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Persistence & Involvement Reconsidered: A Phenomenology of African American College Men Who Make a Difference

UNCG Author/Contributor (non-UNCG co-authors, if there are any, appear on document)
Stanley Jacob Gajda (Creator)
Institution
The University of North Carolina at Greensboro (UNCG )
Web Site: http://library.uncg.edu/
Advisor
Deborah Taub

Abstract: The purpose of this study was to better understand how socially responsible leadership is experienced by African American men at a comprehensive university in the southeast. Employing the interpretive tradition of phenomenology, and building on college student retention, involvement, and leadership theories, the researcher asked 20 students what does making a difference mean and what is the result? Informants ascribed meanings to informal, individual encounters; but attributed outcomes to formal, group affiliations; and finally recommended formal, individual and community interventions. Furthermore, informants supported a non-positional, relational outlook on leadership and credited those relationships with persistence. Ultimately, the aim of phenomenology is to discover the essential structures of a lived experience. For these men, making a difference was structured by dialogue that developed a mindset to enable or enact positive role modeling and mentoring for other Black men. Thus, others are called to facilitate and further research cross cultural relationships that inspire student involvement.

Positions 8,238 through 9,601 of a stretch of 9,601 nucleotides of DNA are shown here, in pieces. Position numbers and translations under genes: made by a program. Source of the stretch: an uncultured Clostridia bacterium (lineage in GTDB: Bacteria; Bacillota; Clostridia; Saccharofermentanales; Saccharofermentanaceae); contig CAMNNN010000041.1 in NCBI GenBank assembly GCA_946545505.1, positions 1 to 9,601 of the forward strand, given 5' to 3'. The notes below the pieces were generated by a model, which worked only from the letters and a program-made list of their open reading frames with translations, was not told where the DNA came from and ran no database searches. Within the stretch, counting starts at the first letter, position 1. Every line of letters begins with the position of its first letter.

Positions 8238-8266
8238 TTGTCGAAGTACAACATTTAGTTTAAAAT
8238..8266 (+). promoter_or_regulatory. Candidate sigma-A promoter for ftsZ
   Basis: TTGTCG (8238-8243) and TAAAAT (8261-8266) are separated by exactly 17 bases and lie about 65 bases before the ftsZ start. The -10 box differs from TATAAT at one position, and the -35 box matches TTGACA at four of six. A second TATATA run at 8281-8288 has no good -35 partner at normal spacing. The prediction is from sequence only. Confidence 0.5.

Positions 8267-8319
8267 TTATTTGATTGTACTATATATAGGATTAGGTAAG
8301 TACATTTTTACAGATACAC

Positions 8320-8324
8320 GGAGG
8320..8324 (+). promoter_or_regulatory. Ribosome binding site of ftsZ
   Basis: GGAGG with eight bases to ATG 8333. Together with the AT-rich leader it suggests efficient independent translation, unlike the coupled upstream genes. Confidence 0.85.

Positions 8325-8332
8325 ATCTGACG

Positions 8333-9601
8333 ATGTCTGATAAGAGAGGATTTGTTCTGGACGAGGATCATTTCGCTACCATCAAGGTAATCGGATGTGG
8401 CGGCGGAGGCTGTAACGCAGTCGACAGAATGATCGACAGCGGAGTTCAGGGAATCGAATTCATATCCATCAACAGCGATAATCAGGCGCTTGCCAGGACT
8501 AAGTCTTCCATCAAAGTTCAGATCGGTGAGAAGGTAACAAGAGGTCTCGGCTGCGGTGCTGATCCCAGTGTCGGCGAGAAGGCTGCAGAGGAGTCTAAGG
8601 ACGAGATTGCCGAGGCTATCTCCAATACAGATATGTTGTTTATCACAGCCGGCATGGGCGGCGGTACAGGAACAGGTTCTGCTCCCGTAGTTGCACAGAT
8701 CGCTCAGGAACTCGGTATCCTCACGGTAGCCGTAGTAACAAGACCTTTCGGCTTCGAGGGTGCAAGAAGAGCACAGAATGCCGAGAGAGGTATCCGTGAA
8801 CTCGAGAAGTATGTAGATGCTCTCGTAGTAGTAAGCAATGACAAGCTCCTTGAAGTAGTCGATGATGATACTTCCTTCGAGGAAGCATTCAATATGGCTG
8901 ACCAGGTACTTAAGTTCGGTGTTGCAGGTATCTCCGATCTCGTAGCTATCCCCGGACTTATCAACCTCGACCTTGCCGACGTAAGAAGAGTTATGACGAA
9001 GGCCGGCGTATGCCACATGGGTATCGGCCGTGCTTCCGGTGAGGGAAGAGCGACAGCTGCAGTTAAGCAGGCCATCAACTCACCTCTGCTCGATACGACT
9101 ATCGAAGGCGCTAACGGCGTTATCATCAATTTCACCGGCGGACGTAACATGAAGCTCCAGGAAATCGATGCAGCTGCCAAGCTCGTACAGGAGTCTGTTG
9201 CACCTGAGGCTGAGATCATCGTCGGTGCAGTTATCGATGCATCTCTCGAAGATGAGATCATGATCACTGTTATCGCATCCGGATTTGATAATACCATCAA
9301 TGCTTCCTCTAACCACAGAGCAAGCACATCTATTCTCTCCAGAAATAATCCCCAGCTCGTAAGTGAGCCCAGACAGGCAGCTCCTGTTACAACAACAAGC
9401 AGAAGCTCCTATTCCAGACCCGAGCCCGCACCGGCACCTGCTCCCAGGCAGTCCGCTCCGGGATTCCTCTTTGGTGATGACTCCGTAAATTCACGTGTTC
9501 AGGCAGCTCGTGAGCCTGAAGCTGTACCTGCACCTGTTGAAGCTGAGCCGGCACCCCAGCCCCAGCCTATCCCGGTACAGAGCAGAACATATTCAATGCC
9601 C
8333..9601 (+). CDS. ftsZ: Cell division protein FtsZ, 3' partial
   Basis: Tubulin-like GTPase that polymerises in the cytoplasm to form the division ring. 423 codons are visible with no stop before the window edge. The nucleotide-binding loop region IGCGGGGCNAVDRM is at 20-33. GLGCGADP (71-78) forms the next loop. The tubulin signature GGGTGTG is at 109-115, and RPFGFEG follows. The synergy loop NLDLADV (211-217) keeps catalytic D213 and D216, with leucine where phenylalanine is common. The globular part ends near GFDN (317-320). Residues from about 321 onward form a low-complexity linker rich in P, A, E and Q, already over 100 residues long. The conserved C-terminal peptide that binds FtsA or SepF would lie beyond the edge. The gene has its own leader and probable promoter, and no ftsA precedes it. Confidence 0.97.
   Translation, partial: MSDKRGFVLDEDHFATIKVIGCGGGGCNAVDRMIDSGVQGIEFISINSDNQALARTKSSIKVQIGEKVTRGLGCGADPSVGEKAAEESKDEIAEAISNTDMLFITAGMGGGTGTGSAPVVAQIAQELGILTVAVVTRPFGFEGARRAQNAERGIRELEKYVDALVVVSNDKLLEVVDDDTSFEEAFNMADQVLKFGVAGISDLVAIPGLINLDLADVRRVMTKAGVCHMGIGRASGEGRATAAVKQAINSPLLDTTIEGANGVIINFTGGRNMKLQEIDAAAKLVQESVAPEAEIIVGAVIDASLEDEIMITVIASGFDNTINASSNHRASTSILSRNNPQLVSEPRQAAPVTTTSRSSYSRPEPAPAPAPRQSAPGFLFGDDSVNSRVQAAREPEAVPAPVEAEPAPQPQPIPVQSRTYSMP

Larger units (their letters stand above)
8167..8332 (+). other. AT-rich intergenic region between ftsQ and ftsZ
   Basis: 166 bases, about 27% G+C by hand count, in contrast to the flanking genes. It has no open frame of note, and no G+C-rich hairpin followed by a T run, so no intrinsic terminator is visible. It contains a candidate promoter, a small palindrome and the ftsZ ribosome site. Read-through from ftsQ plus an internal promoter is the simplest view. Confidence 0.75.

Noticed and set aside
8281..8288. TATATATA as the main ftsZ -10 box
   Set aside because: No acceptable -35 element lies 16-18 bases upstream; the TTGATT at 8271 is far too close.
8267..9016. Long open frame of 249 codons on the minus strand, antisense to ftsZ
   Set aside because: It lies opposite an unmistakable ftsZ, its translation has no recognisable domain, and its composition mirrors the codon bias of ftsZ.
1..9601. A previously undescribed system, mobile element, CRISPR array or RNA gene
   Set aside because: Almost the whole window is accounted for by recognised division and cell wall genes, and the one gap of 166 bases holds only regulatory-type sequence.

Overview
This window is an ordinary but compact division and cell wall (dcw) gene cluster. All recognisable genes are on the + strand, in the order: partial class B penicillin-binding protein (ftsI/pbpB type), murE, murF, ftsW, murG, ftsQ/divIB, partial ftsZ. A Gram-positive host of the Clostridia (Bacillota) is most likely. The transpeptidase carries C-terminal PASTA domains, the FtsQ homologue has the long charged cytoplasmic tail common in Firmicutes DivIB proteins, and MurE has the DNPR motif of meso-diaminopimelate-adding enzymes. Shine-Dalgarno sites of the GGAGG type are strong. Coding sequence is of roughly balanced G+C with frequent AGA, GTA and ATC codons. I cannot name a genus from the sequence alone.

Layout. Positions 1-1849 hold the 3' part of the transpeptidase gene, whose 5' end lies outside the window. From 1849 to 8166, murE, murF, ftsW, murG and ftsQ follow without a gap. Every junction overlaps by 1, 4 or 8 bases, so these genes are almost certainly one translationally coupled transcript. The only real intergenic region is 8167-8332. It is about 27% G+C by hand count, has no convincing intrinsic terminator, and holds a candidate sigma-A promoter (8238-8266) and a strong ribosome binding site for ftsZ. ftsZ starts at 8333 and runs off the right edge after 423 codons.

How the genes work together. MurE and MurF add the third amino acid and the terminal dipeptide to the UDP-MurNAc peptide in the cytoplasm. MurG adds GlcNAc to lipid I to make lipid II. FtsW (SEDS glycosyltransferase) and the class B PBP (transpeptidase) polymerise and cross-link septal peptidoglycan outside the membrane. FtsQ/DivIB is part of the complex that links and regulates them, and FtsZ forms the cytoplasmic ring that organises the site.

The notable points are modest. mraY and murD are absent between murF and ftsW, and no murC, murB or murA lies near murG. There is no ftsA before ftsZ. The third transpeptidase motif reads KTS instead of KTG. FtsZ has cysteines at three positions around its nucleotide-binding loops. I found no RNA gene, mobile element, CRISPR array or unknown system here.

Additional Information

Publication
Dissertation
Language: English
Date: 2008
Keywords
College, Student, Retention, Involvement, African American, Leadership
Subjects
Phenomenological sociology
African American men
African American college students
Leadership--Education (Higher)